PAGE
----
After all, doesn't the company just make routers? I have one, it works, although its predecessors were both killed by lightning strikes when it turned out my phone and (later) cable connections weren't properly grounded.
Yes, it does make routers, but it is steadily divorcing from a business that depends on telco or cable connections:
- Netgear is doing “home network storage” systems that let you save everything you download or create in one central location and use it on any router-connected device.
- Netgear is creating routers with integrated VPN connectivity, allowing companies to enable teleworking on the cheap and taking away yet another telco add-on revenue stream.
- Netgear has a software product called Genie that troubleshoots home network operations through a single dashboard, for the PC or Mac.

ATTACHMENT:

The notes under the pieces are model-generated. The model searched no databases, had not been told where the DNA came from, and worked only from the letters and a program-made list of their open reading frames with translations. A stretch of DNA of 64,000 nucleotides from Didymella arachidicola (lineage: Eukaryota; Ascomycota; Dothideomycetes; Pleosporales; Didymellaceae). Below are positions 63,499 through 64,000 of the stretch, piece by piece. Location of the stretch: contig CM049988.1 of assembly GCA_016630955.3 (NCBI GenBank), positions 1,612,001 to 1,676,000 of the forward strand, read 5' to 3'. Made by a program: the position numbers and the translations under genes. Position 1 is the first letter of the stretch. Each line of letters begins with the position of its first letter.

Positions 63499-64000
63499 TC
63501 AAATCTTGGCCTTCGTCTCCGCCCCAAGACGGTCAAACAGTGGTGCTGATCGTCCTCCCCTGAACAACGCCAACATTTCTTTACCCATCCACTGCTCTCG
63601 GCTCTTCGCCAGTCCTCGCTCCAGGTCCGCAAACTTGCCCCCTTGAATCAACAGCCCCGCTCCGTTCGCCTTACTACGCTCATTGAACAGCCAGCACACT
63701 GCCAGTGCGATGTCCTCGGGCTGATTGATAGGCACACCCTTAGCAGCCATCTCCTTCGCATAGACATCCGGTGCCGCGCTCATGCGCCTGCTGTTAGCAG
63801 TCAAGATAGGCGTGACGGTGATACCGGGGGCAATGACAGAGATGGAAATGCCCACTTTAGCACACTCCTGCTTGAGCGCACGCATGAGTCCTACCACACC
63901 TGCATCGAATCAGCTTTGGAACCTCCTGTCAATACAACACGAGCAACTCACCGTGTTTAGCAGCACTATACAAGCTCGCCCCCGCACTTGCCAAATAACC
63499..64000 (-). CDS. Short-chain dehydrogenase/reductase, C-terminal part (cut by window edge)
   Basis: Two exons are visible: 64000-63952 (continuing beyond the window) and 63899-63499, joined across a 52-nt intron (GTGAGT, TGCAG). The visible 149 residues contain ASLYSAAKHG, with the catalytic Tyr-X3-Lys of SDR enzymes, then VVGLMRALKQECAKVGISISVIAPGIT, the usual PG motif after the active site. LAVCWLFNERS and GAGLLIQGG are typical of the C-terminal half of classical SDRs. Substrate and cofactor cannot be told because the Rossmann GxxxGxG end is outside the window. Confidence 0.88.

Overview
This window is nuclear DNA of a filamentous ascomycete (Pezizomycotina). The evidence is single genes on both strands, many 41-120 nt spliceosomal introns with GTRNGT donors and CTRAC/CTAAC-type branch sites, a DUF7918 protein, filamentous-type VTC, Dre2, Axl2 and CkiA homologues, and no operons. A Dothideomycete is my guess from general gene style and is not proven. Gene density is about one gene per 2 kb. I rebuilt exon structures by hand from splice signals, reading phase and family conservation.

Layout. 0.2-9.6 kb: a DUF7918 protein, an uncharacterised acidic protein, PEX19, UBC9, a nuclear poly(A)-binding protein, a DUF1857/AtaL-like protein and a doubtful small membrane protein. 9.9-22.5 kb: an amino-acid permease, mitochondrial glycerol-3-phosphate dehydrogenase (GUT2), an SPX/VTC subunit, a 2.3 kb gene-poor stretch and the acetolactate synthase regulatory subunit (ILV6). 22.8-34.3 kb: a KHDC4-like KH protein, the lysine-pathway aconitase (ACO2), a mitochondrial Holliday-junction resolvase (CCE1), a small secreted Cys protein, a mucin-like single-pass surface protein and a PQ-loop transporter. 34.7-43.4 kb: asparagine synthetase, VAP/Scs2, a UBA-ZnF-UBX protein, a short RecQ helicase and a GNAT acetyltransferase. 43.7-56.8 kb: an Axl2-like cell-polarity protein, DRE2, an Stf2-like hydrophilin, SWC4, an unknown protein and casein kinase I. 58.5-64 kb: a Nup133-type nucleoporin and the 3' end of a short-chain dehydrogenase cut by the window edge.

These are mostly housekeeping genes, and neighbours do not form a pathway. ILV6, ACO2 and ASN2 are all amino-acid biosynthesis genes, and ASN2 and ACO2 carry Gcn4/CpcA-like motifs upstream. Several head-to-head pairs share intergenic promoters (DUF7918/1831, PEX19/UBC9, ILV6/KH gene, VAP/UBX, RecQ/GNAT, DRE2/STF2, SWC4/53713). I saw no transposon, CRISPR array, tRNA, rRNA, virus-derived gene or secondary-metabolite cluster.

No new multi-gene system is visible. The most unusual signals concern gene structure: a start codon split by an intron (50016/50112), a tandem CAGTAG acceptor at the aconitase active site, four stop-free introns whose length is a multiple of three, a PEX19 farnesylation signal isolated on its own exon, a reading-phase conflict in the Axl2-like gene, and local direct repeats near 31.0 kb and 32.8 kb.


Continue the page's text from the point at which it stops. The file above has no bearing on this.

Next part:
- NetGear's PushtoTV adapter lets users stream HD content from their PCs to TVs, using their WiFi connection, through a USB connection.
- NetGear is working hard to expand the percentage of revenue it gets from the Asia-Pacific region.
What it's doing is, simply, transforming the locus of innovation from the PC to the network, and controlling that network. This is something companies like Microsoft (MSFT) have been trying, and failing to do for years, mainly by building TVs or “home media servers.”
NetGear is using your existing stuff and building peripherals that turn your existing WiFi data stream into the backbone of everything the TV and PC guys were trying to do. Only it's easier, and cheaper. And once NetGear has these high-bandwidth applications set up, can low bandwidth ones be far behind? Home automation, home inventory, medical and security applications, with single-chip systems as the clients and either your existing PCs or a NetGear server at the center?
I think it's possible. Once the current boom in stock prices turns into a bust, maybe later this week, this will be one of the companies on my buy list.